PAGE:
Not trying to be flame-y or intellectually bankrupt, but isn’t this what Barack said here:

    Don’t use the courts to do what should be the proper place of the legislatures?

  6. Duke of Ray permalink
    October 31, 2008 5:42 pm

    Count, I think you’re being a little harsh on Timmy C, there. I have listened to this part of the interview once and re-read it several times and, frankly, I think Obama is incredibly obtuse in communicating his opinion about the Warren Court at the time of the Civil Rights Movement. He seems to imply that he wishes the Movement had been able to make it more radical… but then says that the Movement became too focused on the courts instead of community activism and legislative change.

    So, frankly, I dont’ know what the hell he’s really advocating… EXCEPT for a goal of “redistributive change.” And that phrase is troubling to many. It reflects part of a trend in Obama’s off-camera philosophy towards “redistribution.” And this is a Marxist, or at least, neo-Marxist phrase, i.e., a European Socialist phrase.

    That’s a fact. It should not be dodged. It should be either embraced or clearly explained by Obama’s camp; but, c’mon, enough with this indignation and eye-rolling over the fact that someone who consistently quacks like a duck actually gets accused of being a duck!

  7. Duke of Ray permalink
    October 31, 2008 5:44 pm

    Correction: I said “off-camera” but I meant more accurately “off-teleprompter.”

  8. Timmy C. permalink
    November 1, 2008 2:21 pm

    Thanks Duke Ray:

    I agree that Obama supports “redistibutive change.” But of course, so does Senator McCain.

    And McCain has been trying to make the case that Obama has some secret socialist side that he has kept well hidden from the American people, and from his strongest supporters and economic advisers like Warren Buffet, Former Reagan Chairman of the Federal Reserve Paul Volker, and former SEC chairmen: Donaldson, Levitt, and Ruder….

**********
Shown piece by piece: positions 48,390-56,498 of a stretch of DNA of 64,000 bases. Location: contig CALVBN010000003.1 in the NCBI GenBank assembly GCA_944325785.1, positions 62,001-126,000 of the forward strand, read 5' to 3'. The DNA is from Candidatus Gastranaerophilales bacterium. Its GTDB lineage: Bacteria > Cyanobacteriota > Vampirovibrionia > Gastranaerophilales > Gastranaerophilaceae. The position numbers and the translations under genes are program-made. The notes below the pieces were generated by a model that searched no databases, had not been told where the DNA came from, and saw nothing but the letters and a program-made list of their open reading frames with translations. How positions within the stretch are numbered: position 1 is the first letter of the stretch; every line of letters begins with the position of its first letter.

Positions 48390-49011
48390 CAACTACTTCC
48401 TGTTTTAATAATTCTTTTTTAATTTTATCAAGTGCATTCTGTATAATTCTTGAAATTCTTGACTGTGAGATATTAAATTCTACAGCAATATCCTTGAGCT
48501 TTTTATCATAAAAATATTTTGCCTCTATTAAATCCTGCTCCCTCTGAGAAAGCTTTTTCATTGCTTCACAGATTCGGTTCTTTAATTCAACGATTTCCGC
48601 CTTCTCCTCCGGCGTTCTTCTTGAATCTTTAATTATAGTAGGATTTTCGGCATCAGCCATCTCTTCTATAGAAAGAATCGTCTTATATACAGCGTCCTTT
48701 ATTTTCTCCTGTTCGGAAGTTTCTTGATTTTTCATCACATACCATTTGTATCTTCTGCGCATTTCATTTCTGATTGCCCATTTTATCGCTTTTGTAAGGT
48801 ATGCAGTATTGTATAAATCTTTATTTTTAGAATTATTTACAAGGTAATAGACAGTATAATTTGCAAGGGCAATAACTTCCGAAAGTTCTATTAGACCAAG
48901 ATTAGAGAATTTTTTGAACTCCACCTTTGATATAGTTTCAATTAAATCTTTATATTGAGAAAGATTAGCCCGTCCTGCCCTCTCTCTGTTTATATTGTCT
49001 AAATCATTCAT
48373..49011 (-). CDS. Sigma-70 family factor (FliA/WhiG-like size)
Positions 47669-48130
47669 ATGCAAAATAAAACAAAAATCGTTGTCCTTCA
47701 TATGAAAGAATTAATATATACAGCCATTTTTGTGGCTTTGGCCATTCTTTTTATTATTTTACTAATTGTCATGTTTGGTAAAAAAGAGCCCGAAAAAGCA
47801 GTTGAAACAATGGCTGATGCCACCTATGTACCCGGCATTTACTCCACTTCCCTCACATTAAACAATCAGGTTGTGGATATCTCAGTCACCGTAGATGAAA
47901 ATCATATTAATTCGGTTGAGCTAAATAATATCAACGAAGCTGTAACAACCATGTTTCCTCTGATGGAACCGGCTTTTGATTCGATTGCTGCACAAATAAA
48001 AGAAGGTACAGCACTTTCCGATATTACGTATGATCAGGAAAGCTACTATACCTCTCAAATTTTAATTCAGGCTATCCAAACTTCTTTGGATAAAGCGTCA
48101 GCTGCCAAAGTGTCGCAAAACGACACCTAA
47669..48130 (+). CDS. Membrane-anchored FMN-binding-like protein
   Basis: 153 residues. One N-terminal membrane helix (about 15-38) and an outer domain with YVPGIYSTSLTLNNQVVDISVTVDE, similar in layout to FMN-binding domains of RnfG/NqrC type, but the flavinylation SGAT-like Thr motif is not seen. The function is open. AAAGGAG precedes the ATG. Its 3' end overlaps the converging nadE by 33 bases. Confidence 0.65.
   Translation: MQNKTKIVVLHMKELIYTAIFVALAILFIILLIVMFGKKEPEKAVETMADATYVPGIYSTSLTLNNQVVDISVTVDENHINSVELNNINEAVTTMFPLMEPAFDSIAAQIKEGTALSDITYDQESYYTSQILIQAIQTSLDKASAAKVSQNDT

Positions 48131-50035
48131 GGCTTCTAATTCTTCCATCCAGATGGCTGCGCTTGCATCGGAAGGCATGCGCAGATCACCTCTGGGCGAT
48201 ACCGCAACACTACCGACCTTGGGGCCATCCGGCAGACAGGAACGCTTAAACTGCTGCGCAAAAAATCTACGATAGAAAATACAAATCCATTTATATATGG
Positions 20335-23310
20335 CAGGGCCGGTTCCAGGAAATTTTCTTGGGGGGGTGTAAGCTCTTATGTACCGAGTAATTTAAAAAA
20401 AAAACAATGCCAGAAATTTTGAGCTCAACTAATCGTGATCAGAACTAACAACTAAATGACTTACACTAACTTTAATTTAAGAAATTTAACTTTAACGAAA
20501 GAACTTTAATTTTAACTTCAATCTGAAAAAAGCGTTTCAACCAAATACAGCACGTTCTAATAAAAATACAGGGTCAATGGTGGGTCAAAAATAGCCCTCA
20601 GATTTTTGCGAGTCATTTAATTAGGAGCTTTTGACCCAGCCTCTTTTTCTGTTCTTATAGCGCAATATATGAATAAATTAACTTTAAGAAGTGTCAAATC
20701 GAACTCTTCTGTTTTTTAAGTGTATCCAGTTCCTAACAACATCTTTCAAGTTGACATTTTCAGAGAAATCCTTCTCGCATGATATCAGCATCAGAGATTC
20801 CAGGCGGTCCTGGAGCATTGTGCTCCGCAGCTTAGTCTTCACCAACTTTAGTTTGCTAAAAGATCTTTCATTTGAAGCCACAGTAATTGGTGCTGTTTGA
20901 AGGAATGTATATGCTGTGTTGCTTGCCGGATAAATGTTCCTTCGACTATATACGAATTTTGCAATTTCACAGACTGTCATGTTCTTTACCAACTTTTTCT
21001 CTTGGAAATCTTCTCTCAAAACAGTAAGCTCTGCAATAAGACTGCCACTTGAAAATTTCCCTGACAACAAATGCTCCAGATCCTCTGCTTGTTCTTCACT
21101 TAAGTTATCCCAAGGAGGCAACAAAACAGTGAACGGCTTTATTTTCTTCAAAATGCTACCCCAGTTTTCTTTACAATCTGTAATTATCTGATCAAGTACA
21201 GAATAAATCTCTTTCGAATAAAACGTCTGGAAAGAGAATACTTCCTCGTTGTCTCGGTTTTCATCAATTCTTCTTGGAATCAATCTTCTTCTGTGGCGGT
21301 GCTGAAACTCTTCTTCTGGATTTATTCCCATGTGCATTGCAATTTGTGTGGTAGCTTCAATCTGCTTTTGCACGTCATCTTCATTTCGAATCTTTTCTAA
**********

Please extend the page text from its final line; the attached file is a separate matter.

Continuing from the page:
And McCain and team have been trying to show his “Redistributor in Chief” tendancies as examples of that “secret socialist” side.

    But the phrase “redistributive change” isn’t exclusively a European Socialist concept, though they did use it, and often implemented policies around that idea in ways that showed how NOT to do it. How it can worsen poverty and how it can lead to unintended consequences.

    But if you have a Federal government, you have “redistributive change” to one degree or another. Isn’t the main question, from a Christian perspective is does government do so wisely, justly, responsibly?

    I don’t see Obama dodging the question of “redistribution” such as this interview last week:

    “This whole notion, and then it’s been captured by this back and forth about whether I’m a redistributor, I think is a great example. The notion that the progressive income tax, which was instituted by Teddy Roosevelt, supposedly John McCain’s hero, is somehow un-American, I think is an example of how people have gone way off track.”

    This article at Slate makes the same point: